Many people consider the mountains of Switzerland or the falls of Niagara or the plains of the Serengeti as beautiful vistas to enjoy. I myself am a city person and thus very much love the look of the Thames at night. The buildings, bridges, office blocks, the London Eye and the lights shimmering off the dark water create a wonderful view from Waterloo Bridge. I’ve walked over it many times and it never gets boring.

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WRITING

Obvious to say it but I love writing stuff; whether it’s film scripts, stories, jokes, reviews, blogs, songs and just general ephemera. I love the process of telling a story or working out what makes a story work or not work. I think creating something is a fine challenge and immersing oneself in a fictional world is a brilliant diversion to everyday life. More than anything the sense of accomplishment in completing or continuing a specific writing project is highly pleasing. Finishing a feature film screenplay is probably the hardest and most thrilling accomplishment. To be honest I’m not even bothered if people even read my stuff but it’s great to get positive feedback on the short films I have made and the jokes I have told. You can find much of my work here on this blog and my film website:  Thanks for reading.

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HOW’S YOUR CATHOLIC GUILT? THE YOUNG POPE REVIEW (2016)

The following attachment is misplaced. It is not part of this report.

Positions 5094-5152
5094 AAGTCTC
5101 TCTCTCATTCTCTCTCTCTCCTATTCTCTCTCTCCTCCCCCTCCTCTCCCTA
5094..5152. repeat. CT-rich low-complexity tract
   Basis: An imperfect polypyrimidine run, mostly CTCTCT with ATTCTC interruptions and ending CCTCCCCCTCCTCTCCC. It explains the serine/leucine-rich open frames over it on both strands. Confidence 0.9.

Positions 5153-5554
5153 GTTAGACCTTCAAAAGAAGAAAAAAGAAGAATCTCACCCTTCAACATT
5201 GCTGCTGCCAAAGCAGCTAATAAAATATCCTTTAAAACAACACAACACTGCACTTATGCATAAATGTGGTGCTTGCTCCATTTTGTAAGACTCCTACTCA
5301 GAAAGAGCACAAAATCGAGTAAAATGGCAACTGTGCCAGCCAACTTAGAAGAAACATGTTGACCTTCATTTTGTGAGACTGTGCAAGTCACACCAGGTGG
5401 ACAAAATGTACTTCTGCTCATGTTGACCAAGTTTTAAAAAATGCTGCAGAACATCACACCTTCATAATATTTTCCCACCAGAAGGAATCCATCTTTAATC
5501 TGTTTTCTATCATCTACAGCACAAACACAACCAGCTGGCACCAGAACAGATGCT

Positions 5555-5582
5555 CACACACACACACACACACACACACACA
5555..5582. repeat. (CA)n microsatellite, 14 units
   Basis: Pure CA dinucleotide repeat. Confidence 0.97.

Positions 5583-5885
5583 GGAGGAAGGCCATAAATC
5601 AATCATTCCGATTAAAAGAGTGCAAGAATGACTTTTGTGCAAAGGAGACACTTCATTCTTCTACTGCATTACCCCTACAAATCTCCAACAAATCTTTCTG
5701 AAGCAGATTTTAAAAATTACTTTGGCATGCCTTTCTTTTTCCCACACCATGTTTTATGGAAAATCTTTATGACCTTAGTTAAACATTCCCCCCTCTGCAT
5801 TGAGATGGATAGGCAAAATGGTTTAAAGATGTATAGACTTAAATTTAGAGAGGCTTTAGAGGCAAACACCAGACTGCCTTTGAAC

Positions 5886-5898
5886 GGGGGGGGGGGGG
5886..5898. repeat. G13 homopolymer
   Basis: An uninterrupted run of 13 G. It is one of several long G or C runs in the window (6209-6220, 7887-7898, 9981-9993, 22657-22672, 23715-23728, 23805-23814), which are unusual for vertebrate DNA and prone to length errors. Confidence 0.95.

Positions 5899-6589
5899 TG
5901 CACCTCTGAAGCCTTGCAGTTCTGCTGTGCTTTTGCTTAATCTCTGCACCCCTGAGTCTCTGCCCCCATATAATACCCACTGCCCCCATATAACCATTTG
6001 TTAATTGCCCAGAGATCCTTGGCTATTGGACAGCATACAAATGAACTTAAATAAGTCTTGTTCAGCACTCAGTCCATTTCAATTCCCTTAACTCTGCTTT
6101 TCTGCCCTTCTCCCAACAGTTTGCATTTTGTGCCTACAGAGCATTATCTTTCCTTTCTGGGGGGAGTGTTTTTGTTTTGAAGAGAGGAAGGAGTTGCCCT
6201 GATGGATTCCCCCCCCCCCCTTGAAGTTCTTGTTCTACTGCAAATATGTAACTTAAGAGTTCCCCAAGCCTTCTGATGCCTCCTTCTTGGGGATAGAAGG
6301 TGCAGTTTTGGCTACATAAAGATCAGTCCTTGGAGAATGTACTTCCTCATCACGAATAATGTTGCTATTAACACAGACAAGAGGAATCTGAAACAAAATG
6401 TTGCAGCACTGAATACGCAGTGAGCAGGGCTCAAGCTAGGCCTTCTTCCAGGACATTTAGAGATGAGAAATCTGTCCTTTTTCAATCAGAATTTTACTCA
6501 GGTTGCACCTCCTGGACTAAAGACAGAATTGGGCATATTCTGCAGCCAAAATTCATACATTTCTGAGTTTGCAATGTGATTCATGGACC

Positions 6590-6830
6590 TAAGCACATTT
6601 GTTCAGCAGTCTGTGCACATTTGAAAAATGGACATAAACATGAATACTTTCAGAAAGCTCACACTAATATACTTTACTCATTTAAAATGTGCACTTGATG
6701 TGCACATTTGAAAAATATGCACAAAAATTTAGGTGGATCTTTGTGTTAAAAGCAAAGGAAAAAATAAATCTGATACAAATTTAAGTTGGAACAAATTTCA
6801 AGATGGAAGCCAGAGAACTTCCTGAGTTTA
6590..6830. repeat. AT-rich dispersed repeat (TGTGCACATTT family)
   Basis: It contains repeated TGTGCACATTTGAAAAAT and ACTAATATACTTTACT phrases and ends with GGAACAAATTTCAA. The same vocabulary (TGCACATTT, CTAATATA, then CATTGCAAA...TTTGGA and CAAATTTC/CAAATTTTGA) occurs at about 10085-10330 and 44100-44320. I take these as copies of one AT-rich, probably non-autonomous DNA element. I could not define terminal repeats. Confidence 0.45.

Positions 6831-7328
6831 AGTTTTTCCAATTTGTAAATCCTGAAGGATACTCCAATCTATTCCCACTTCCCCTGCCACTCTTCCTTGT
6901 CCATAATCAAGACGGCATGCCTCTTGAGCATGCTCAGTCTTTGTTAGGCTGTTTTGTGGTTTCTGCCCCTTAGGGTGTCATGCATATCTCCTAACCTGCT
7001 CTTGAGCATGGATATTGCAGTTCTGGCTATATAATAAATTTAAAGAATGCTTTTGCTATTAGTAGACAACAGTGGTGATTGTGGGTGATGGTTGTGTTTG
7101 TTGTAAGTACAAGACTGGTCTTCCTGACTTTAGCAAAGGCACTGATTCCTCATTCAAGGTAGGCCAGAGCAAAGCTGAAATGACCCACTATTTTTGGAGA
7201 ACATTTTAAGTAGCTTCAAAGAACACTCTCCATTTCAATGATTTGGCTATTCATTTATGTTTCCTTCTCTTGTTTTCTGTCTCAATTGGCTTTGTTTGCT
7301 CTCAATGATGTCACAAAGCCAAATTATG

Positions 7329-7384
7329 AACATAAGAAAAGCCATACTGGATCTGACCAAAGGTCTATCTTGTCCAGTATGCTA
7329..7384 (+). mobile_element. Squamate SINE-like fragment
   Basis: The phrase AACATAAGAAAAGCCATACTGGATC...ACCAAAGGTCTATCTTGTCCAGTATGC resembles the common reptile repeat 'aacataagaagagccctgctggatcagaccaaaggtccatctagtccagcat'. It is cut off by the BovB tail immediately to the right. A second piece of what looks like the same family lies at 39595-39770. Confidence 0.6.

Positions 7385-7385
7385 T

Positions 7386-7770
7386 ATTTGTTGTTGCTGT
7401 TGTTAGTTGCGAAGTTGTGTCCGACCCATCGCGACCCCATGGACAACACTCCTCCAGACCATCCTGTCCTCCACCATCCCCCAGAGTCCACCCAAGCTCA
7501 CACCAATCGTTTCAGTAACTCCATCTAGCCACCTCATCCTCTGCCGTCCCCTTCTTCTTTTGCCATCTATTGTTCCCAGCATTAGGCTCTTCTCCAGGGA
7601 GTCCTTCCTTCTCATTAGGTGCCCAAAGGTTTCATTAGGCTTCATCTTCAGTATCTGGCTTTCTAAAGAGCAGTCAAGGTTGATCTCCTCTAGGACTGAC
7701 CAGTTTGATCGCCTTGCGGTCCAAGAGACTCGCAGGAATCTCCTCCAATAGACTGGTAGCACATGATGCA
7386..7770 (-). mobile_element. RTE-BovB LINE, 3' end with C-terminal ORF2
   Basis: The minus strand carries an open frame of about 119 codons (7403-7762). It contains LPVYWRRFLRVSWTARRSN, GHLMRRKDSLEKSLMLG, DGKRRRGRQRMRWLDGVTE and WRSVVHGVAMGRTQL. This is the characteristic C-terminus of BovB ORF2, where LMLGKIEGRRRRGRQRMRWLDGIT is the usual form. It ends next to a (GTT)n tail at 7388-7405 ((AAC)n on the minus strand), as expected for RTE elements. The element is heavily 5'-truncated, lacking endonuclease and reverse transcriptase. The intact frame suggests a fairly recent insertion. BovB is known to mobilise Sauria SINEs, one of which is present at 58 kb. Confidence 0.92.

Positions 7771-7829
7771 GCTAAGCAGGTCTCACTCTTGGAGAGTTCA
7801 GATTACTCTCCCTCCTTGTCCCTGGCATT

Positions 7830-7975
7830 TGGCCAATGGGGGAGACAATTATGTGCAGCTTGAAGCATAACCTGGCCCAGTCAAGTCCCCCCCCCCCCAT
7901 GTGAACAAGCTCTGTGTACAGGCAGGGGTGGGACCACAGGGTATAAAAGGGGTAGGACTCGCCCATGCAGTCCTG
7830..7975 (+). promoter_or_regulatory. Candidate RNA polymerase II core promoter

HOW’S YOUR CATHOLIC GUILT? REVIEWING THE YOUNG POPE (2016)

**CONTAINS SPOILERS**

Having recently reviewed Martin Scorcese’s Silence (2016) I thought it apt to follow it up by looking at a more contemporary vision of religion and faith with a review of Paulo Sorrentino’s HBO produced The Young Pope. Created, co-written and directed by uber-Italian-auteur Sorrentino it stars the impressive Jude Law as the eponymous lead protagonist. Law’s Lenny Belardo, rather than the crusty-almost-dead-looking-Popes we’re used to seeing behind bulletproof glass or delivering sermons from the Vatican, is in fact a younger, muscular and even sexy Pope.

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Now, while I respect an individual’s right to believe what they want to, be it the teachings of Christ or Mohammed or Obi Wan Kenobi for that matter, I’m not a great fan of ‘Organized Religion.’ Indeed, ‘Organized Religion’ must be up there, along with global governments, Hitler, Spanish flu, and bubonic plague, as the main cause of wars, death and the suffering of millions.  More specifically, Catholicism and its representatives have been at the forefront of negative events down the years including the Medieval Witch Hunts; Spanish Inquisitions; the tragedy of the ‘Fallen Women’ in 1920s-1950s Ireland; general acquiring of huge wealth while followers live in poverty; anti-gay and Pro-life ideologies; and as most recently seen in the film Spotlight (2015), a worldwide cover-up of paedophilia by Catholic priests. So how does Sorrentino approach such issues?

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Well, his creative team’s approach to the material is not one of demonization but rather playful satire, wistful respect and a formidable testing of the Vatican as an institution. His desire it not to bring down the Catholic Church but rather purge the old and modernize its way of thinking and how it represents itself. It’s a testament to the strength of the writing that it held my interest throughout and this was essentially down to the incredible characterisation and performances from Jude Law, Diane Keaton, James Cromwell and incomparable Sivio Orlando as the devious but ultimately soft-hearted-Napoli-fan Cardinal Voiello.